selected Tim, Nicole, and Frank — her most vocal detractors — for her
team. Aaron picked James and Stefani.

Aaron’s team got to work
quickly, selecting “Famous Places, Beautiful Faces” as their theme, and
running with James’s idea to hire eight Laker Girls to sign autographs
for customers waiting in line.

Michelle suggested the theme “A
Day in the Life of the Rich & Famous,” qualifying that she’d only
go with the theme if her teammates were 100% supportive. After repeated
assurances from Frank, they were on their way.

Tim and Michelle
hopped in a van and drove all over Hollywood and Beverly Hills looking
for possible tour highlights, only to realize that most of Hollywood is
unattractive and Beverly Hills is boring. By evening, Michelle was
begging Tim to just tell her what to do.

As Aaron’s team
snoozed, Michelle’s worked all night, without any real purpose or
direction. Yet Michelle was upset when Nicole decided to take an hour
nap, rather than sit in front of a laptop doing nothing.

Sleep
proved to be a critical factor in team performance on the tour. Tour
host James was actually a little too well rested, as he rambled
manically on the top deck. At first he was high on entertainment value,
but low on information. As time went on, his act wore thin. So, in a
move that may have won the task for her team, Stefani wrested the mic
from James and delivered an informative presentation with the skills of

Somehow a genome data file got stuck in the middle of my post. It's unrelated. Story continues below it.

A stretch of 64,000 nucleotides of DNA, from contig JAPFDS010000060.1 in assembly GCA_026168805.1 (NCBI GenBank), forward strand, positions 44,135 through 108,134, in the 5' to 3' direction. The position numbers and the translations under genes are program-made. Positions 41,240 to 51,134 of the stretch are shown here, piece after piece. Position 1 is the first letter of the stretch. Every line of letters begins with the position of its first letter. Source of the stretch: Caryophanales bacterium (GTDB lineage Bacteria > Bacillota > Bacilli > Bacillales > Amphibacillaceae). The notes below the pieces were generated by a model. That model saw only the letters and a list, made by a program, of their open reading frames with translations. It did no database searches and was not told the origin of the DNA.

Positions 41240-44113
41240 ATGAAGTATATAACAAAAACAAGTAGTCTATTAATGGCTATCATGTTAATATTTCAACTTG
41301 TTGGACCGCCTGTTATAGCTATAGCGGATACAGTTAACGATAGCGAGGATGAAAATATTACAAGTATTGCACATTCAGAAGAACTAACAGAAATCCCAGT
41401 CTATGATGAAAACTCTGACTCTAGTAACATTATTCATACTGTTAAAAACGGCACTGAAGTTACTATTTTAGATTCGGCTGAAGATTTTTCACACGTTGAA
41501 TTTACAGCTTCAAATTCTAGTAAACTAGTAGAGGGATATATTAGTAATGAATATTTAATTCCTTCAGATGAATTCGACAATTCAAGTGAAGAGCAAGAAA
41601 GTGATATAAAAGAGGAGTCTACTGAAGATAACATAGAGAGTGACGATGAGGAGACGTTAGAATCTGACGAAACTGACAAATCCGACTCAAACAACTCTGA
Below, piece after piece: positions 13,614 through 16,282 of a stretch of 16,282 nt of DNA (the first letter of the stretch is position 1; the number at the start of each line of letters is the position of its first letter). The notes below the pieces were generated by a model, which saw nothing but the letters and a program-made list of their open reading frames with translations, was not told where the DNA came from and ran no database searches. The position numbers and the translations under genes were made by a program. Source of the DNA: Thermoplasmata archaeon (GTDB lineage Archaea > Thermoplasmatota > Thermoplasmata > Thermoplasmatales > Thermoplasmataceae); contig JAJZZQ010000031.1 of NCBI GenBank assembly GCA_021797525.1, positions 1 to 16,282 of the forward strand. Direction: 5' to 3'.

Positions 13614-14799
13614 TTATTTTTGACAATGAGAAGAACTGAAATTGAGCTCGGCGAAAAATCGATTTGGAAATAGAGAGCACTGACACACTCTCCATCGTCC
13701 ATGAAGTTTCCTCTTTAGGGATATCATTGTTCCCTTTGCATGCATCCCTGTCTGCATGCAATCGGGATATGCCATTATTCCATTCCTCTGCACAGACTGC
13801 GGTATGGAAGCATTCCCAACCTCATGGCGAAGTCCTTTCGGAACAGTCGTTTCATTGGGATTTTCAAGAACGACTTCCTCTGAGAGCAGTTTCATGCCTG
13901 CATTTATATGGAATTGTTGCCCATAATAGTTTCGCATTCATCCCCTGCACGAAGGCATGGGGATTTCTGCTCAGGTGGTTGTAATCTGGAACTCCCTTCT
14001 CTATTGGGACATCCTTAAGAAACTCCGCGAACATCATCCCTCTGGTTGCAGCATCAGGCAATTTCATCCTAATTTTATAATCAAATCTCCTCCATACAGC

an experienced guide.

After pulling an all-nighter, Michelle and
her team were definitely the worse for wear. On the microphone,
Michelle was incoherent and Tim used poor judgment. At one point, he
told the families on the bus about the hotel where John Belushi died
from “injecting a speedball of heroin.” It wasn’t until afterward that
Tim realized a bunch of parents were now going to have to explain
speedballs to their kids.

Mercifully, the mic’s annoying feedback drowned out most of their nonsensical chatter.

Based
on customer opinion surveys, Aaron’s team won decisively. Michelle
blamed their loss on the faulty mic, while her teammates blamed her.

When Trump asked to see the losing team back in the boardroom, Michelle announced that the Apprentice
experience — specifically living in tents — wasn’t what she signed up
for, and she’d prefer to resign and go home. Michelle said she’d love
to reapply for Trumps organization via more conventional means. It was
the most cogent she’d been all episode; too bad she waited to quit
until she was going to get fired, anyway.

Trump gave her the standard “You’re a quitter, and you’ll never succeed” speech before he accepted her resignation.

In
the end, though she was divisive and and indecisive as a contestant, I